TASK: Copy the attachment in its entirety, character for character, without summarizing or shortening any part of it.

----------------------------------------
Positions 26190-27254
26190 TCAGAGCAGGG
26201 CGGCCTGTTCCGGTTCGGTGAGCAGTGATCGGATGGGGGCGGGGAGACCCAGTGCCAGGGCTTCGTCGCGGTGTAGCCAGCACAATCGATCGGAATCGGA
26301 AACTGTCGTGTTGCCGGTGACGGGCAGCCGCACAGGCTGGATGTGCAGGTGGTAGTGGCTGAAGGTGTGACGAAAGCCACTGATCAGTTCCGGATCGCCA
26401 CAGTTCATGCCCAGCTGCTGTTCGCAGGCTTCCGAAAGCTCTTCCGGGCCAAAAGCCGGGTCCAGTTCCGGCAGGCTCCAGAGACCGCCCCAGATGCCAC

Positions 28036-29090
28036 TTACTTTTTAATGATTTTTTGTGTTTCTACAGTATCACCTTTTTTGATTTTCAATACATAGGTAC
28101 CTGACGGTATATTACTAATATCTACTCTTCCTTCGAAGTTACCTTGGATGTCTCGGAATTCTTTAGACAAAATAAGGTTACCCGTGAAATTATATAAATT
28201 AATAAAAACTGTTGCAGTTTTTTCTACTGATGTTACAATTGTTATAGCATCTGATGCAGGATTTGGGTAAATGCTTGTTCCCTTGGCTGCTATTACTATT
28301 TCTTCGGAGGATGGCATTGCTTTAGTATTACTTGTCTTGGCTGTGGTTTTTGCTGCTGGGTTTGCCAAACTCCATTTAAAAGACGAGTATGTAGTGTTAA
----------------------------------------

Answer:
Positions 26190-27254
26190 TCAGAGCAGGG
26201 CGGCCTGTTCCGGTTCGGTGAGCAGTGATCGGATGGGGGCGGGGAGACCCAGTGCCAGGGCTTCGTCGCGGTGTAGCCAGCACAATCGATCGGAATCGGA
26301 AACTGTCGTGTTGCCGGTGACGGGCAGCCGCACAGGCTGGATGTGCAGGTGGTAGTGGCTGAAGGTGTGACGAAAGCCACTGATCAGTTCCGGATCGCCA
26401 CAGTTCATGCCCAGCTGCTGTTCGCAGGCTTCCGAAAGCTCTTCCGGGCCAAAAGCCGGGTCCAGTTCCGGCAGGCTCCAGAGACCGCCCCAGATGCCAC

Positions 28036-29090
28036 TTACTTTTTAATGATTTTTTGTGTTTCTACAGTATCACCTTTTTTGATTTTCAATACATAGGTAC
28101 CTGACGGTATATTACTAATATCTACTCTTCCTTCGAAGTTACCTTGGATGTCTCGGAATTCTTTAGACAAAATAAGGTTACCCGTGAAATTATATAAATT
28201 AATAAAAACTGTTGCAGTTTTTTCTACTGATGTTACAATTGTTATAGCATCTGATGCAGGATTTGGGTAAATGCTTGTTCCCTTGGCTGCTATTACTATT
28301 TCTTCGGAGGATGGCATTGCTTTAGTATTACTTGTCTTGGCTGTGGTTTTTGCTGCTGGGTTTGCCAAACTCCATTTAAAAGACGAGTATGTAGTGTTAA